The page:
Cliff Palace - the iconic place folks think of when they hear Mesa Verde - but only one of over 4,700 sites thus far found and many more awaiting exploration
Cliff Palace – the iconic place folks think of when they hear Mesa Verde – but only one of over 4,700 sites thus far found and many more awaiting exploration
Yup - they may need to airlift me out, but I'm going to do it, anyways!
Yup – they may need to airlift me out, but I’m going to do it, anyways!
The road that must be traveled to Cliff Palace
The road that must be traveled to Cliff Palace
Part way down the stairs
Part way down the stairs
And finally reached the bottom!
And finally reached the bottom!
Our awesome Guide, Venancio explaining how much food was grown on less water than most people use on their lawn each year - not pictured, folks in the tour squirming and feeling guilty....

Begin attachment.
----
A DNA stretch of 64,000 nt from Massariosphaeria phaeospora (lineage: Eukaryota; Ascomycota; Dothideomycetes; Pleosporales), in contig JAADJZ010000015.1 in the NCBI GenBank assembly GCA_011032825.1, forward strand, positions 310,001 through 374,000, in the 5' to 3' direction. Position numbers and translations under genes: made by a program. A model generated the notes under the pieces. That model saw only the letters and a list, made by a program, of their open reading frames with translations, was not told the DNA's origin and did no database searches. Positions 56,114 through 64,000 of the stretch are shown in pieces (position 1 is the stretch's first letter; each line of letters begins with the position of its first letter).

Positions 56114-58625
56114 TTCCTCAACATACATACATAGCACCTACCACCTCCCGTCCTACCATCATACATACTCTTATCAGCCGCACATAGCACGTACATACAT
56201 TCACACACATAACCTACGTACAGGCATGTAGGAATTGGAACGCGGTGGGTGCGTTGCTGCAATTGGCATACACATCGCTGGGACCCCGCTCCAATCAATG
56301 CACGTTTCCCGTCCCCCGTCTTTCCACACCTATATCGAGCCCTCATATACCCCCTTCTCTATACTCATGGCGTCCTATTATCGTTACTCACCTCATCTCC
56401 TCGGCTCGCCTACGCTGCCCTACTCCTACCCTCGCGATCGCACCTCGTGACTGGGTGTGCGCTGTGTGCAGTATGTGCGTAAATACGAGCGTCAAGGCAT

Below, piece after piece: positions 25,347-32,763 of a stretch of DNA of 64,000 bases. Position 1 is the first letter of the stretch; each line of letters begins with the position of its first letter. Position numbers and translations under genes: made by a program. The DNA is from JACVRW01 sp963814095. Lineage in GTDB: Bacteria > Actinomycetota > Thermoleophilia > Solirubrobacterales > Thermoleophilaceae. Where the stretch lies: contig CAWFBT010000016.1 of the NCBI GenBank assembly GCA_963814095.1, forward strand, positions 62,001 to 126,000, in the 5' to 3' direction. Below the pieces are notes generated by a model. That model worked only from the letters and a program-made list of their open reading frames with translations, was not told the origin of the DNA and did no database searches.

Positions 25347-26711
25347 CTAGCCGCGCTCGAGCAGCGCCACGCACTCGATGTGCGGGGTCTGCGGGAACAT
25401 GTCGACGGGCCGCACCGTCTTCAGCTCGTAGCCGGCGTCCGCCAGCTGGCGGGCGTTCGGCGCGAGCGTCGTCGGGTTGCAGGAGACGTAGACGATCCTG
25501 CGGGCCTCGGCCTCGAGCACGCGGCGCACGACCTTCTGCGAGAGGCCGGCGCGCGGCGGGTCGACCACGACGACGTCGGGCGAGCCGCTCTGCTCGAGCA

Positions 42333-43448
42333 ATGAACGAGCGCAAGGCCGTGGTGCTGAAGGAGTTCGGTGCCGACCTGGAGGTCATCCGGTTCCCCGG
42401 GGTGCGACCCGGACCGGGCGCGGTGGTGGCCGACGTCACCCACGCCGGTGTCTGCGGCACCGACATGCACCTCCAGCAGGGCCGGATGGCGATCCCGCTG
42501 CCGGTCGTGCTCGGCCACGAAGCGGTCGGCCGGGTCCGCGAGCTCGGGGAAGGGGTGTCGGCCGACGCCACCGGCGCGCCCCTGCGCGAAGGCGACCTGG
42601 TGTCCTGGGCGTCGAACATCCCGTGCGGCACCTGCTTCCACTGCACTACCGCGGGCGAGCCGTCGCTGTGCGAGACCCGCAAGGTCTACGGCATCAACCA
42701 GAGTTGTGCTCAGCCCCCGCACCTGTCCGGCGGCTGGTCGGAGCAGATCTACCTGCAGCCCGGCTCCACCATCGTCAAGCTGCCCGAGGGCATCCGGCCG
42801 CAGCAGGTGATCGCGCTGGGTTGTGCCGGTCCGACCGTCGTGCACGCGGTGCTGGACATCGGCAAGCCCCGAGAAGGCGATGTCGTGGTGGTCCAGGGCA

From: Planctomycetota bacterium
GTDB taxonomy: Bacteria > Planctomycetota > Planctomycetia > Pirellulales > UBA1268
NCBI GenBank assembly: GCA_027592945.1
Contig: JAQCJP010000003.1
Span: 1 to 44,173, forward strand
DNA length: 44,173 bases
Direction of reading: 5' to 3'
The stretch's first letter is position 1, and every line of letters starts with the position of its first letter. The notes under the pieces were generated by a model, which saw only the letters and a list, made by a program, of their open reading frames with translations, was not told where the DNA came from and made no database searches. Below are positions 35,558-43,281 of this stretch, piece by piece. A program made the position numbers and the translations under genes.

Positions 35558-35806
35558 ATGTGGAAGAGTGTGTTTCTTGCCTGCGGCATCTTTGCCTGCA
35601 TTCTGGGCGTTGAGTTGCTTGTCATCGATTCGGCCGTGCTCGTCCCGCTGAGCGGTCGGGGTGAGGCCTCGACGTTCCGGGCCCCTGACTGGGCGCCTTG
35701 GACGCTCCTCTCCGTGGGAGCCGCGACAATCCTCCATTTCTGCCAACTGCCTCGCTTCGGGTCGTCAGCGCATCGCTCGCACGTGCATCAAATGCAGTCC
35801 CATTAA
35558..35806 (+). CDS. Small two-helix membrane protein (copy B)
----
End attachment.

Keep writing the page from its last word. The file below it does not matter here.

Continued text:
Our awesome Guide, Venancio explaining how much food was grown on less water than most people use on their lawn each year – not pictured, folks in the tour squirming and feeling guilty….
The permanence of their structures, even after decades of vandalism/looting (aka early archaeology)  astounds me
The permanence of their structures, even after decades of vandalism/looting (aka early archaeology) astounds me
Our Puebloan Guide, Venancio Aragon - Make sure you get on his tour! :)
Our Puebloan Guide, Venancio Aragon – Make sure you get on his tour! 🙂
View from end of tour
View from end of tour
Climbing the ladder out - no, I wasn't the one holding up the line.... :)
Climbing the ladder out – no, I wasn’t the one holding up the line…. 🙂
Couldn't get a good snapshot of the ladder from the bottom - Here's what it looks like from the top
Couldn’t get a good snapshot of the ladder from the bottom – Here’s what it looks like from the top
Back on top after not falling off the ladder.
Back on top after not falling off the ladder.
A stop of the bus along the way revealed so many more niches than just Cliff Palace
A stop of the bus along the way revealed so many more niches than just Cliff Palace